By Arcke

Photography by Andy Macpherson

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Engawa House

Engawa House reinvestigates the Queenslander and creates an accessible, mulitgenerational domain for a modern family. In Japanese architecture, an engawa is a covered area facing a garden that also serves as a passageway or sitting space. In Queensland, the veranda provides a similar role and the crossover between these two cultural similarities enabled some interesting architectural exploration in thresholds and filtration of privacy. In this project, we’ve peeled away the rear of this Queenslander to create multiple spaces occupying the edge and expanding the habitable threshold between inside and out. Eroding areas of the existing floor plan significantly improved connections creating a symbiotic relationship between landscape and architecture.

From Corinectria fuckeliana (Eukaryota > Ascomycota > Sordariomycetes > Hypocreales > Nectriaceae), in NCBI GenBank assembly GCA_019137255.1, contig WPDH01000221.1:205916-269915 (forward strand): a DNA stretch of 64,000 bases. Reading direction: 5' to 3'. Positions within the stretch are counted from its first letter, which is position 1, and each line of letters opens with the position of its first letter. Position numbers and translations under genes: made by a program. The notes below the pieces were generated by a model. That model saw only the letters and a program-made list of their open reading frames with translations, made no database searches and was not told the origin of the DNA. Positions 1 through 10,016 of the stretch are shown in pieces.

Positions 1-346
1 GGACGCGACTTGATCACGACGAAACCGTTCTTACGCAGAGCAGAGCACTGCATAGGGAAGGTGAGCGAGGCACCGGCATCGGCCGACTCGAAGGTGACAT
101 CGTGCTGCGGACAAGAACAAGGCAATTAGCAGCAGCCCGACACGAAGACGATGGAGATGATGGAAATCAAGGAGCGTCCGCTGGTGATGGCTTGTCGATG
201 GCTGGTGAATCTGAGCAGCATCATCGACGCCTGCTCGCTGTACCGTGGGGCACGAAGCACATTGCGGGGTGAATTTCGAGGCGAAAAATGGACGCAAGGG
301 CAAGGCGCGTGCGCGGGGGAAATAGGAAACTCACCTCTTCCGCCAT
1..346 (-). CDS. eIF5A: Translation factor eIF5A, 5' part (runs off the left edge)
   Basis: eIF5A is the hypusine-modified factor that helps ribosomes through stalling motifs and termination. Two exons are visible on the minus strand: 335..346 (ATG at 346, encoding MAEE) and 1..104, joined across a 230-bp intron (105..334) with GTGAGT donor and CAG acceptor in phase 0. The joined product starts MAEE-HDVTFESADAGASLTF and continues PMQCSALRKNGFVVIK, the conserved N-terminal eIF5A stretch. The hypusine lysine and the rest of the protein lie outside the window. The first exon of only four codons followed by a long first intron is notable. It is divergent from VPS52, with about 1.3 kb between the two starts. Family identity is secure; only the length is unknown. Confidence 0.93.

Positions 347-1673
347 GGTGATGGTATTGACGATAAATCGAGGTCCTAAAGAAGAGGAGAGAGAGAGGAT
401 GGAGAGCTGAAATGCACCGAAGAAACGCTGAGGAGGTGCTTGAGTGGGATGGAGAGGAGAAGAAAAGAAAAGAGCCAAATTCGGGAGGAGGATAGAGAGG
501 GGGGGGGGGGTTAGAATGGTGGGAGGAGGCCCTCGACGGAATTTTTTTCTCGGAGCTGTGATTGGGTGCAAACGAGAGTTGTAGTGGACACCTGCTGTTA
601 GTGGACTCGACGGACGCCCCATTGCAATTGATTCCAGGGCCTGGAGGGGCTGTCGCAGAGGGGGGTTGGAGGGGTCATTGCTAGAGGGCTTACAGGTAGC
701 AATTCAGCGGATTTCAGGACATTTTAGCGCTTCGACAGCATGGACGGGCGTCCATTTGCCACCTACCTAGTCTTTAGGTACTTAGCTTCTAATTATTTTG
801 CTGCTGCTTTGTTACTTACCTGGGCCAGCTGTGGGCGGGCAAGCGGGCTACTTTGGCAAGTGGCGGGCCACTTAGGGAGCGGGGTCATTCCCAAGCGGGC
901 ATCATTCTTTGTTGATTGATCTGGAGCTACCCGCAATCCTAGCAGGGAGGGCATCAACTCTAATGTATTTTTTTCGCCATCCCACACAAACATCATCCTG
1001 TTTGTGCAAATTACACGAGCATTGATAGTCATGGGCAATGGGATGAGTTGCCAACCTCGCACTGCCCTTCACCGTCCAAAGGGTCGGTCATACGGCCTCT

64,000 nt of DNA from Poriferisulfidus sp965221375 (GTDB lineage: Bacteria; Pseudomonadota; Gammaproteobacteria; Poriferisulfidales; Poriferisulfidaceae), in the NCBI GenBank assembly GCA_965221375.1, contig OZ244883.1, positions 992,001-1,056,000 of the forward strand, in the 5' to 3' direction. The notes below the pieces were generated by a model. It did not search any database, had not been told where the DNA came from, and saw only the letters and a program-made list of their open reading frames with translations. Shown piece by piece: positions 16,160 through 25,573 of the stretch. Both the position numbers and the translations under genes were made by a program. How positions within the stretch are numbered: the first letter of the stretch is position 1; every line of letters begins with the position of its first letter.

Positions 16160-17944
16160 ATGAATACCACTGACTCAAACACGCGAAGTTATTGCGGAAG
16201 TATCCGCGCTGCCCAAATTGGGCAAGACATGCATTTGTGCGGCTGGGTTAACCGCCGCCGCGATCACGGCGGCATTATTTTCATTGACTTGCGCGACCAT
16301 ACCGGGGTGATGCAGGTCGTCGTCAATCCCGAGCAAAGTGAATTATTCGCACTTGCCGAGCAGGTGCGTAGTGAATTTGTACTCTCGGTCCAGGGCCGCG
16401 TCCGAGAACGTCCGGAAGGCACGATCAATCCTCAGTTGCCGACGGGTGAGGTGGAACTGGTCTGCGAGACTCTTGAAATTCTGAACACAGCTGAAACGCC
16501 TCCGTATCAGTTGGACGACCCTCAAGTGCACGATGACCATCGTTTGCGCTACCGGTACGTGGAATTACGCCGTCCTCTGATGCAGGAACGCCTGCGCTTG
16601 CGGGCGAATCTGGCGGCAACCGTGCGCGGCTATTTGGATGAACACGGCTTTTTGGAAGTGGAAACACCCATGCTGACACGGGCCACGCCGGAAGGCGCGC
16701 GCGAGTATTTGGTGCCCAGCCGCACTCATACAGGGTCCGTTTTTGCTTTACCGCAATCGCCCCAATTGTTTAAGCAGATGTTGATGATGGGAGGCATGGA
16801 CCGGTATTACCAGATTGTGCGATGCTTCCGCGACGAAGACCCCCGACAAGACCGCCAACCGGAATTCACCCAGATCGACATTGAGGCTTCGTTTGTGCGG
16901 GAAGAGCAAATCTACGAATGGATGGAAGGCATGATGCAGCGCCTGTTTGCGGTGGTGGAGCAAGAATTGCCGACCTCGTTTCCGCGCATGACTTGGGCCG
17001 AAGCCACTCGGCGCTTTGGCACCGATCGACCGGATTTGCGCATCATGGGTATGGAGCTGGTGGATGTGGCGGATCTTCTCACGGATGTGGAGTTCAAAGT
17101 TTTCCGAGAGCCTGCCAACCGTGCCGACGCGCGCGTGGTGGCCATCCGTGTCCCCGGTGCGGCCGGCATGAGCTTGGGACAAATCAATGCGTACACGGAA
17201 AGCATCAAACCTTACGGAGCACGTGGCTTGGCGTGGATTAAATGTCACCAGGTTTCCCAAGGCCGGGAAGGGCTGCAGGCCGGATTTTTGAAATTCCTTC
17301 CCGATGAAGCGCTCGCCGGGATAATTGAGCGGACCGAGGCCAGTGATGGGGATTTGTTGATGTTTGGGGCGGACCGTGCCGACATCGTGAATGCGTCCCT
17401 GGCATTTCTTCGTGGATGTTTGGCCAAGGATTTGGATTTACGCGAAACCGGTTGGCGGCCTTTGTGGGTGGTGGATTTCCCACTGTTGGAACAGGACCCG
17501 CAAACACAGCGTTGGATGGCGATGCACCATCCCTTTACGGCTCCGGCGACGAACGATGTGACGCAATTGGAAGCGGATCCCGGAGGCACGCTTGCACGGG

By Arcke

Photography by Andy Macpherson

Sunday Street

This extension to a Queenslander is the result of a multi-layered response to site and client. The existing home had been lovingly restored, in part by the previous owner. It was decided to maintain the existing house’s connection to the street resulting in a rear extension that weaves across the site, defining and engaging with two new external courtyards.
The home is organised in two wings; one new and grounded, and one existing and lightweight, which connect around a new living space.

The new work engages meaningfully and directly with the environment and captures winter sun and summer breezes. The honest expression of materiality and dramatic shifts in volume characterise it’s expression. A small roof top tower is accessed by a covert stair. This space captures views of the distant suburb and surrounding landscape and provides the client with a playful and memorable private retreat.

By Reddog Architects

Photography by Christopher Frederick Jones

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Highgate Park House

Highgate Park House was built for a young family. The owners have roots in the area and were consciously attempting to reconnect with the suburb and its cultural traditions.